Skiing In Scotland
Time to hit the slopes!
Forecasts indicate that Scotland is set for a fresh dump of snow so it’s time to get those skis out of the loft and look forward to the skiing season.
Scotland has five ski resorts, offering the best outdoor skiing and snowboarding in the UK – with the best views, naturally.
Whether you’re a beginner or a seasoned skier here’s a mini guide to skiing in Scotland. Any tips to share yourself? Add them in the comments, or share with us on social media – links below.
Glenshee, between the Spittal of Glenshee and Braemar
The biggest of Scotland’s ski resorts with 22 lifts over four mountains, and a café that’s open all year round – currently, five days a week from Thursday to Mon (closed every Tues and Weds) from 8.30am – 4.45pm. There are two more cafés further up the slopes too, the Cairnwell and the Meall o Dhar. There are also seven Munros within unbelievably easy reach of the ski centre, but general consensus is that taking a chairlift voids a summit compleation! Don’t miss the 1.5 mile (2.4km) piste down Glas Maol.
Cairngorm Mountain, near Aviemore
Home to the UK’s highest funicular railway which runs up to the highest restaurant in the UK, the Ptarmigan, and the start of the slopes. Unfortunately Enjoy panoramic views with your coffee from more than 1067m (3,500 ft) up before shredding the slopes back down. The centre has a dedicated app, too, so regular visitors can keep up-to-date with weather developments and webcam views, or reserve equipment in advance.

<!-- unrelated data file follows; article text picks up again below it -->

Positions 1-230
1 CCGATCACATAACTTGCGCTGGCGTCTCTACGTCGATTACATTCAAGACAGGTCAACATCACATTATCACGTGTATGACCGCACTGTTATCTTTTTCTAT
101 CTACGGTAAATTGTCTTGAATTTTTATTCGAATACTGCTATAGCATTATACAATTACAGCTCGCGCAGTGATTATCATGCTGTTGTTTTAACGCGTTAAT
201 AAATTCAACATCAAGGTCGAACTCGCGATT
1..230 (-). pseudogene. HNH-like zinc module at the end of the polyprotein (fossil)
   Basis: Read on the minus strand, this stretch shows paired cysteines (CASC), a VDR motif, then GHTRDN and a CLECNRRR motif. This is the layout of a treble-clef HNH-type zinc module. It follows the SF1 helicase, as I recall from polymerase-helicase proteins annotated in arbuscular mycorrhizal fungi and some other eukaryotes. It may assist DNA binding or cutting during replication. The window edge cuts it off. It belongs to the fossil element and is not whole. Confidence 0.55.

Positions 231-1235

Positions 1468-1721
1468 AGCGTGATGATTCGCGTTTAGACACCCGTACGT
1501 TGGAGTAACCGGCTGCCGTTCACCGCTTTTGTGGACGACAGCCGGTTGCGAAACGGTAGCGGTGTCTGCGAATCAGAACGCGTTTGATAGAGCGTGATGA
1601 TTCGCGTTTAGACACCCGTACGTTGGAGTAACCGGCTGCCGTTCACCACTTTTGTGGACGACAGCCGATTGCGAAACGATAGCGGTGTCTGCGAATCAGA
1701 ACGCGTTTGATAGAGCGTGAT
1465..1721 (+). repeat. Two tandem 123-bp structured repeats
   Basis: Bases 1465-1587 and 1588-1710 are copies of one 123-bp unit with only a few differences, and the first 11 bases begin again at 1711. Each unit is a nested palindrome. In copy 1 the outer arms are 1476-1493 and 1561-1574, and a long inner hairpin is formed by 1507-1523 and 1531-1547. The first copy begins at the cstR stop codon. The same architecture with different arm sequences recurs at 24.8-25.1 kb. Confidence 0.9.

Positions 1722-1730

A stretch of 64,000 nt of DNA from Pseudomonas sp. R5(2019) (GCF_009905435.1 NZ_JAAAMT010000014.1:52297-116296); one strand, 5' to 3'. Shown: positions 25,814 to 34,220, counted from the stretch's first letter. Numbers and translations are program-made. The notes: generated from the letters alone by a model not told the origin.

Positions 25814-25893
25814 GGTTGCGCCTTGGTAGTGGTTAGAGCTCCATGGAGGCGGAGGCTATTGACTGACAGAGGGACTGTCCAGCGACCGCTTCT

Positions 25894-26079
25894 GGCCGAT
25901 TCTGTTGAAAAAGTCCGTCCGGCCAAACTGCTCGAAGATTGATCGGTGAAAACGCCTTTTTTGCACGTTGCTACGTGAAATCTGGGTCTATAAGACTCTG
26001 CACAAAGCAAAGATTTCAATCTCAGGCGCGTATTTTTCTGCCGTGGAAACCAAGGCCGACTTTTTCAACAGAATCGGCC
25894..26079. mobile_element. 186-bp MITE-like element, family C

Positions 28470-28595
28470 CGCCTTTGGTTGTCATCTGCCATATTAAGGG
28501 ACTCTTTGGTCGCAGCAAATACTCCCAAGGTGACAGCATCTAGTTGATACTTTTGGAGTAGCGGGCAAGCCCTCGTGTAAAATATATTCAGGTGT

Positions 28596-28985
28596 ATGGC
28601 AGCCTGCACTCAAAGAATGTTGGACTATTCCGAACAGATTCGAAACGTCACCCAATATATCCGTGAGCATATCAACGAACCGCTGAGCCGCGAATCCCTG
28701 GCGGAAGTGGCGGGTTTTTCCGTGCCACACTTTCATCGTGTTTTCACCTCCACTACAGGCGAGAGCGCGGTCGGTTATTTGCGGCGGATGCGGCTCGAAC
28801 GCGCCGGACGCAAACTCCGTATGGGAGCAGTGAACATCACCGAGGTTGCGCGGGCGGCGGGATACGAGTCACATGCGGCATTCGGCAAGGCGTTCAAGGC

Nevis Range, just north west of Fort William
Here you’ll find transport to rival the Cairngorm’s funicular in the form of the only Mountain Gondola of its kind in the UK. Arrive 650m (2133ft) up the north face of Aonach Mor in just 12-15 minutes, after incredible views across the Highlands – and even out to the Inner Hebrides. Once off the gondola, the extensive network of runs unfold from beginner slopes to the off-piste Back Corries.
Glencoe Mountain, Glencoe
Scotland’s first ski centre opened in 1956. You’ll see why it was an early favourite, with varied terrain to suit all abilities. Beginners can get to grips with the slopes on the wide Mugs Alley, and experts can’t miss the Flypaper, the steepest pisted run in Europe. Although there’s no snowpark, there are plenty of natural freestyle challenges for snowboarders, including the amusingly named Haggis Trap.
The Lecht, between Ballater and Tomintoul
A great area for beginners with a Rotondo Carousel allowing children to get to grips with snow sports safely. The popular Penguin Park is full of fun obstacles for them too, but this place is the slopes get harder the further north you go, ending in the Harrier Lift to the snowboard park and black run. The resort also has the best snow-making facilities in the country!
Before you head out, do check the avalanche risks through the Scottish Avalanche Information Service website. For more information on skiing and snowboarding in Scotland, go to www.ski-scotland.com. All visitors to the resorts should check the Ski Scotland website for the latest snow conditions at each of the resorts before they leave home.